Tate: Cal roster has the look of Olympics

Tate: Cal roster has the look of Olympics

"Who are those guys?!?"

– Butch Cassidy to Sundance

They're converging from all over the world to plug the spigot on the Illini's offensive outpouring.

At California, where 45 percent of the incoming freshman students are Asian-American, the names tell it all.

Of six Nigerians on the Bears' football team, two are starters in the secondary: Chidi Iwuoma and Nnamdi Asomugha (Nigerian for "Jesus lives"). Another carries 295 pounds at tackle: Daniel Nwangwu.

Shaun Paga is a New Zealander, and he is a substitute at defensive end for two deeply blood-lined starters: Tully Banta-Cain, cousin of NBA forward Rodney Rogers, and All-American Andre Carter, son of 12-year Denver Broncos star Rubin Carter.

Cal kicker Mark Jensen grew up in Denmark and served on a Mormon mission in Leipzig, Germany.

And products of Hawaii dot the Bear roster, most prominently in an offensive backfield where two athletes with Nigerian bloodlines grew up there, 260-pound fullback Keala Keanaaina and tailback Adimchinobe Echemandu, along with native Hawaiian Joe Igber.

Geez! Keanaaina, Echemandu, Iwuoma, Nwangwu ... announcer Jim Turpin only has to learn to pronounce them. Ron Turner has to figure out how to block them and stop them.

So when Turner expresses concerns about Cal speed, he isn't referring simply to former Junior National sprint champion Phillip Pipersburg at wide receiver. Turner is talking about team speed, the kind that can force a game strategist to rework his schemes.

Carter draws extra concern

Harry Hiestand, the unsung hero (outside the squad, not inside it) of the UI's offensive resurgence, first must determine how to deal with Carter.

The 265-pound sackmaster would have gone high in the NFL draft if he had elected to turn pro after his junior season.

"He is a tremendous rusher," Hiestand said. "He has brains, speed and long arms, and he plays with great leverage. He's what everybody is looking for. We'll use different methods to get help in blocking him. Last year he always lined up on the tight end, but against Utah Saturday he moved back and forth. We'll be aware of where he lines up."

Carter had a team high seven solo tackles, three behind the line, in Cal's 24-21 win against Utah. He was the leader a year ago of a Cal unit that led the Big Ten in yards allowed.

"The biggest thing we have to do in all our assignments is stay on balance and in front of people," Hiestand said, "and we need Kurt Kittner to get rid of the ball quickly. We also need to mix up the run and pass, which is what we do anyway. This will be a test of our ability to communicate and react to tremendous athleticism."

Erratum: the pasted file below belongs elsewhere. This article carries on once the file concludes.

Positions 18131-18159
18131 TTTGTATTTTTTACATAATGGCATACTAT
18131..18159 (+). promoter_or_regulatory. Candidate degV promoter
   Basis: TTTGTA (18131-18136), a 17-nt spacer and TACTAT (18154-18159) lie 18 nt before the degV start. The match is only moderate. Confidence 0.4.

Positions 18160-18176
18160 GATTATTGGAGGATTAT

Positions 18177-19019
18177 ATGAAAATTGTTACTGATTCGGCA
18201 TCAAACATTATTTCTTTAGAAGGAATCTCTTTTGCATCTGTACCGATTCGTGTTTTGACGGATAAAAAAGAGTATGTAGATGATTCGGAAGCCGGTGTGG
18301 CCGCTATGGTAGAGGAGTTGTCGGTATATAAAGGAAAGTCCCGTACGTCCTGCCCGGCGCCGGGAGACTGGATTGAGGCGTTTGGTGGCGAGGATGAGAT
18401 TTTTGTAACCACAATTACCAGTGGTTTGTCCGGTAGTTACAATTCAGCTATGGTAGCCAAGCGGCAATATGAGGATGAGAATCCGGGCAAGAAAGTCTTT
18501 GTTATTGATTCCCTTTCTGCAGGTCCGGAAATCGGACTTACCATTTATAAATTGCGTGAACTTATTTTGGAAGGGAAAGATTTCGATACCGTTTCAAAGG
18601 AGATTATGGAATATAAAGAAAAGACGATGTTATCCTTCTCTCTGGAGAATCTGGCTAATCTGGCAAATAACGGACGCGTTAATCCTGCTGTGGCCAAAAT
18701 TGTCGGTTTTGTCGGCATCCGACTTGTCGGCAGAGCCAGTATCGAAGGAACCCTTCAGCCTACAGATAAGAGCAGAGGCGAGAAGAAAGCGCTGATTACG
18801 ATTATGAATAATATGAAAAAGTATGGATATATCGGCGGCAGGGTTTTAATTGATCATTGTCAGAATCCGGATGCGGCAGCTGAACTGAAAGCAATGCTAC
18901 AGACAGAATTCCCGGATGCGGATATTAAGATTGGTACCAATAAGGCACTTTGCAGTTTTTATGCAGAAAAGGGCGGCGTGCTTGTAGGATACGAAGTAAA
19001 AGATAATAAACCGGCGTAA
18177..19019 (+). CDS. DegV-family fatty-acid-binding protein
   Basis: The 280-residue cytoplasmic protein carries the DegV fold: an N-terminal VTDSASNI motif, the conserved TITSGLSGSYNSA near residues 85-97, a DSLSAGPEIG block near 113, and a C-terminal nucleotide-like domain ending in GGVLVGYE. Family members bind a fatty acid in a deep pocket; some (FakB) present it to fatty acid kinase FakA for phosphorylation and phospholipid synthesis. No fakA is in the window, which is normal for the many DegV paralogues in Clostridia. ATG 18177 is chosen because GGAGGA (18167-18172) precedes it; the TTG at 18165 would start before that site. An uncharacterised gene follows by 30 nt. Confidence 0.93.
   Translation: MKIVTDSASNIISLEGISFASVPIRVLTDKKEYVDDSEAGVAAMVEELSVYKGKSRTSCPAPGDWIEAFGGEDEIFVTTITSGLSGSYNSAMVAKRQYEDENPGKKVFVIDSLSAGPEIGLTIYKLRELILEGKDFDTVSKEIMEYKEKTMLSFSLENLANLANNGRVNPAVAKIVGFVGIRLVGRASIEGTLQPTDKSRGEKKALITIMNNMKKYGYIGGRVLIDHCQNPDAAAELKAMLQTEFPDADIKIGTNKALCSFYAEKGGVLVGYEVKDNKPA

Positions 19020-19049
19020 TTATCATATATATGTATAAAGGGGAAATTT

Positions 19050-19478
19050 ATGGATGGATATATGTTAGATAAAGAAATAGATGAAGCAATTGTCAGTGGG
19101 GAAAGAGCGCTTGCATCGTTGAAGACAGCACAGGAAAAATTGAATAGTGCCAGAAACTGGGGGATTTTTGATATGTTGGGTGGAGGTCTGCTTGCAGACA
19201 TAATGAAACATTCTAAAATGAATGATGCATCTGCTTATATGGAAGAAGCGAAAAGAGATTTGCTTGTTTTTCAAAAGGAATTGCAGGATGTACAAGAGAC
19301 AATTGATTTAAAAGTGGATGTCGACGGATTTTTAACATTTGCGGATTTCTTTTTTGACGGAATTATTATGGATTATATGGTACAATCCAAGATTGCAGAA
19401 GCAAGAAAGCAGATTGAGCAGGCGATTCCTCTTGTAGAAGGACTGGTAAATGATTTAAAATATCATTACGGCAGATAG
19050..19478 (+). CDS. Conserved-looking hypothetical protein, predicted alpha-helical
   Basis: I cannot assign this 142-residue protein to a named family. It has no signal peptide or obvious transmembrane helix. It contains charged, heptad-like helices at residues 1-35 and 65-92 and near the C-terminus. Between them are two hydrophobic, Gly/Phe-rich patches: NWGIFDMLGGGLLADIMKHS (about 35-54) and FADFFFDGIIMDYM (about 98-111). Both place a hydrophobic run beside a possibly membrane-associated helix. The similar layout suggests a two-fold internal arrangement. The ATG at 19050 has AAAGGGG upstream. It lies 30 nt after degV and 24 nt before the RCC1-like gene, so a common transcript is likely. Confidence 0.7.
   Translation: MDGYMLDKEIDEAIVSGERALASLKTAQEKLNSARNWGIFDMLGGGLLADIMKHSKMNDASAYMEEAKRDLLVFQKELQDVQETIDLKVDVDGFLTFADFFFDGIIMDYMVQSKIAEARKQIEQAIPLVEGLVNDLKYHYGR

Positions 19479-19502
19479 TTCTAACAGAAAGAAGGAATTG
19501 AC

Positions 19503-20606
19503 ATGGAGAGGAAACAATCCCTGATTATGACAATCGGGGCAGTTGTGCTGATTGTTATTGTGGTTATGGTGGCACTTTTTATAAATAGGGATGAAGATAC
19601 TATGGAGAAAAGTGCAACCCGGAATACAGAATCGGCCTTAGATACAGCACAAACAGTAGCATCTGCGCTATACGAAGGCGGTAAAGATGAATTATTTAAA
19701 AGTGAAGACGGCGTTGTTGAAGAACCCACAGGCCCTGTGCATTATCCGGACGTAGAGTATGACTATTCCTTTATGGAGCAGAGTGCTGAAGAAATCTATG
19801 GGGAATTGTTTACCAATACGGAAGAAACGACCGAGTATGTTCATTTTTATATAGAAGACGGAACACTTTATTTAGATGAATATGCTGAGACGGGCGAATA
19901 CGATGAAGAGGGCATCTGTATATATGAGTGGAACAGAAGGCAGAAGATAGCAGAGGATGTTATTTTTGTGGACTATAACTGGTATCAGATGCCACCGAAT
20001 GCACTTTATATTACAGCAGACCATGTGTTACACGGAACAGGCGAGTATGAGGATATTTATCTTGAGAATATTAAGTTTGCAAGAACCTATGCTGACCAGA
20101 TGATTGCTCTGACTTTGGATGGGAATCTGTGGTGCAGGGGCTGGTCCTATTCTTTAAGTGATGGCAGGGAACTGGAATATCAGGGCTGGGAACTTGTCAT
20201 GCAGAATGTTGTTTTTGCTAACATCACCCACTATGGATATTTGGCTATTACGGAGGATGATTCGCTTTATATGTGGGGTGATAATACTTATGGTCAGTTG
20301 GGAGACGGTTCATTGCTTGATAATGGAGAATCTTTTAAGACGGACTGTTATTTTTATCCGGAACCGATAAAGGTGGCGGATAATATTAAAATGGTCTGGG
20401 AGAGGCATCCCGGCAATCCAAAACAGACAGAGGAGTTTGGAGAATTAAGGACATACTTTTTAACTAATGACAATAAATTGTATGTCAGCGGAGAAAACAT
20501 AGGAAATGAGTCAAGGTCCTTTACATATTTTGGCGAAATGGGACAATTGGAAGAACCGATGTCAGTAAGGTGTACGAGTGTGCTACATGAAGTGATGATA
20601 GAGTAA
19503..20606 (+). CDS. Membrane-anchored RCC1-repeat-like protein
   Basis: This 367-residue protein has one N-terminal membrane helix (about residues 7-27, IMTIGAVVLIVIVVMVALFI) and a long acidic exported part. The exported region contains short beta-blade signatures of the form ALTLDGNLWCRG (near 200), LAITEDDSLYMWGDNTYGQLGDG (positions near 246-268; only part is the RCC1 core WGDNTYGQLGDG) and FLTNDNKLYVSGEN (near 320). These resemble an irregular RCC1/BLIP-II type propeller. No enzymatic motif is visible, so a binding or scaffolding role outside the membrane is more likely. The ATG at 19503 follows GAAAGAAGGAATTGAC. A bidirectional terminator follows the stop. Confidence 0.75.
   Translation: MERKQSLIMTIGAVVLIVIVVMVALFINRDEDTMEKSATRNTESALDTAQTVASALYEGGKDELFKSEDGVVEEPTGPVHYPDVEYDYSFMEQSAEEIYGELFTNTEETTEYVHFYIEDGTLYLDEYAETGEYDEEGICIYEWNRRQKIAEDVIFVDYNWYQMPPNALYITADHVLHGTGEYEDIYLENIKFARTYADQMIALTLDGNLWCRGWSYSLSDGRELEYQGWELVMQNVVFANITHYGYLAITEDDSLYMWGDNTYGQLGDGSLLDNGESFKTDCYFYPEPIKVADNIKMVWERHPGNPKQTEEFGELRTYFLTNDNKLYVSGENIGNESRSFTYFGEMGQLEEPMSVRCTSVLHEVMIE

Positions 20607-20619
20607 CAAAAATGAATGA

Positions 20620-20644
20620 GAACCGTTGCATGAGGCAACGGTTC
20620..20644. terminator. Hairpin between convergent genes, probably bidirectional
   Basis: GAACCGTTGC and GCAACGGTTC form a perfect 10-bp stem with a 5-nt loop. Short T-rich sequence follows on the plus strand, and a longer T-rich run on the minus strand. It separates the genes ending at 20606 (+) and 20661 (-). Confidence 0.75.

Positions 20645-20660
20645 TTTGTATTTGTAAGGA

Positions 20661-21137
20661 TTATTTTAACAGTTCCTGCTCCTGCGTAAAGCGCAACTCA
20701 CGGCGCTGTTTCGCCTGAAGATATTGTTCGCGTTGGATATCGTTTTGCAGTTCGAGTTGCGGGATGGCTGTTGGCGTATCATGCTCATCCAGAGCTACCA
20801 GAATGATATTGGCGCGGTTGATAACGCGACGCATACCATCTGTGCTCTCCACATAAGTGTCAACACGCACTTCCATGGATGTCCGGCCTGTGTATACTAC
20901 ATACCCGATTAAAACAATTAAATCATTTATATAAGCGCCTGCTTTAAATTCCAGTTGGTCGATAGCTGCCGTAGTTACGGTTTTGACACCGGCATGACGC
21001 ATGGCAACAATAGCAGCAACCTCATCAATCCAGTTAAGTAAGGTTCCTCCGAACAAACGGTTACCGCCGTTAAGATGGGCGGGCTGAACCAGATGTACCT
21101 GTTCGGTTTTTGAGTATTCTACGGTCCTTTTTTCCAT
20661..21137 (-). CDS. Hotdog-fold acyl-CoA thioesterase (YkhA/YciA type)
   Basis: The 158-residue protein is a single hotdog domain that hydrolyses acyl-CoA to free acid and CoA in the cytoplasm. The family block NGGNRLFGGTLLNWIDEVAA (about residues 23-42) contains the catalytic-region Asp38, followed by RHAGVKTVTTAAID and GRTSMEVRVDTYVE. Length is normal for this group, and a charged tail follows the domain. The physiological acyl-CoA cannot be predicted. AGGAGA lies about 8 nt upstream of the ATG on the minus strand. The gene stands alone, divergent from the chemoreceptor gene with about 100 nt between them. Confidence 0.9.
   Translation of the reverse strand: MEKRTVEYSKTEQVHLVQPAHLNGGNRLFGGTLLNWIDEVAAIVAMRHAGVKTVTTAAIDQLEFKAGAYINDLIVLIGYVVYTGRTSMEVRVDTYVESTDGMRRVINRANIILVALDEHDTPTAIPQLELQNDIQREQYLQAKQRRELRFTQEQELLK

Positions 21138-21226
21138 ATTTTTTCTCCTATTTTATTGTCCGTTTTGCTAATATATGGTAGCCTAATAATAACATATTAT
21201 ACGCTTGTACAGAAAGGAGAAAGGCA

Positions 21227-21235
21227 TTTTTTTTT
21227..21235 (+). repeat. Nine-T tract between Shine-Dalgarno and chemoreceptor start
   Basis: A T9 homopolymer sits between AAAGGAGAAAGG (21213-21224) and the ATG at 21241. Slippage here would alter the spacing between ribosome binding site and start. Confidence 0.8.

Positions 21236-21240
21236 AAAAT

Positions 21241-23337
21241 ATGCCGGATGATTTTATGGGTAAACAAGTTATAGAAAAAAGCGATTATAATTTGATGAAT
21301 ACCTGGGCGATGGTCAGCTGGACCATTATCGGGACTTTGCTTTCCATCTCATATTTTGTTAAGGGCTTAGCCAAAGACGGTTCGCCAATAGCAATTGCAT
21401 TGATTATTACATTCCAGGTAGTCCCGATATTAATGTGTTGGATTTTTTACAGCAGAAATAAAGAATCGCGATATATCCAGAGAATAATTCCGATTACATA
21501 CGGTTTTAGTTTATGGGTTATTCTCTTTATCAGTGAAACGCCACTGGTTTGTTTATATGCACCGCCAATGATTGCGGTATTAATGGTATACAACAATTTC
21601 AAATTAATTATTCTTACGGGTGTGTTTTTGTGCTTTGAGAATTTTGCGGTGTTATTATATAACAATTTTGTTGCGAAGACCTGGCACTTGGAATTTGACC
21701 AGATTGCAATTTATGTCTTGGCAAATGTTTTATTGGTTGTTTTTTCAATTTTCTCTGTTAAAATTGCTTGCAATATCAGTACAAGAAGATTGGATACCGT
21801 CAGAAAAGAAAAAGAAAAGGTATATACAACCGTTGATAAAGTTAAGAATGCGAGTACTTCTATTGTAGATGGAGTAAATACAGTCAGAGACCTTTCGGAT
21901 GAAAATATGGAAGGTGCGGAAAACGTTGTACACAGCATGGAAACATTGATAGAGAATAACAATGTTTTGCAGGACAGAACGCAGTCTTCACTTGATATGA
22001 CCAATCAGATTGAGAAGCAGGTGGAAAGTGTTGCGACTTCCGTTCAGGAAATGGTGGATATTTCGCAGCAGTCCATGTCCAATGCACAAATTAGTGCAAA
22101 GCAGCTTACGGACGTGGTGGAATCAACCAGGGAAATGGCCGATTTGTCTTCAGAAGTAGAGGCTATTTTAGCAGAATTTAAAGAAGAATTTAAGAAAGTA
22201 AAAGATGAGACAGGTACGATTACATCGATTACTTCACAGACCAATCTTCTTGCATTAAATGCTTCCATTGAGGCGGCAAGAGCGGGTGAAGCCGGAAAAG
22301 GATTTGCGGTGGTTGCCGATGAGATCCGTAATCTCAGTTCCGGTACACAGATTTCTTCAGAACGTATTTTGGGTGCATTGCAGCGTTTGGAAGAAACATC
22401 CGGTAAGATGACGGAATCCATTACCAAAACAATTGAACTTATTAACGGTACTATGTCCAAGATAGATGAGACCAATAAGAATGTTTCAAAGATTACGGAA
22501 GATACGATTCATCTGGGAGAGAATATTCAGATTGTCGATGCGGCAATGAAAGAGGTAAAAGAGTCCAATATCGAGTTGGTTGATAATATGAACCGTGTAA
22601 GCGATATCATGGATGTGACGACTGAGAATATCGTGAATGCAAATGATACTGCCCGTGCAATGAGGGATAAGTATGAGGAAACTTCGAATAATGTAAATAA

Illini average 43.7 for six games

There is a growing suspicion, propelled by Illinois' scoring average of 43.7 points in a six-game win streak, that the five-man unit of Luke Butkus, Jay Kulaga, Ray Redziniak, Marques Sullivan and Tony Pashos, supported by quality sub David Diehl and veteran tight ends Josh Whitman and Brian Hodges, might be the UI's premier blocking unit in many years.

The 262 points is the largest six-game UI outpouring in nearly a century, remarkable considering the Illini scored more than 16 points once in 1998 and managed 119 points in the 0-11 campaign of 1997.

"The season is too early to make judgments," Hiestand said. "The thing I looked for last week was improvement over Game 1, and we got that. The key is that these five linemen play well together. Everybody has limitations of some kind, but these guys are fighters. They're on the right track, and they're pushing themselves hard.

"Redziniak is another example of the amazing things that the mind can do. They said he wouldn't be ready for the opener, but he was. Now he acts like he's 100 percent (from a spring leg fracture). Maybe he can't go 75 of 80 plays on a hot day, but we'll keep him on the field as long as he's productive.

"Cal comes in here with some exceptional athletes, but it isn't always the opponent that gets you beat. You can be your own worst enemy. There are things you can control regardless of who you're playing against. That's what I like about these guys: They're good at concentrating on the things they need to do. That means a lot."

Loren Tate writes for The News-Gazette.

Categories (3):Illini Sports, Football, Sports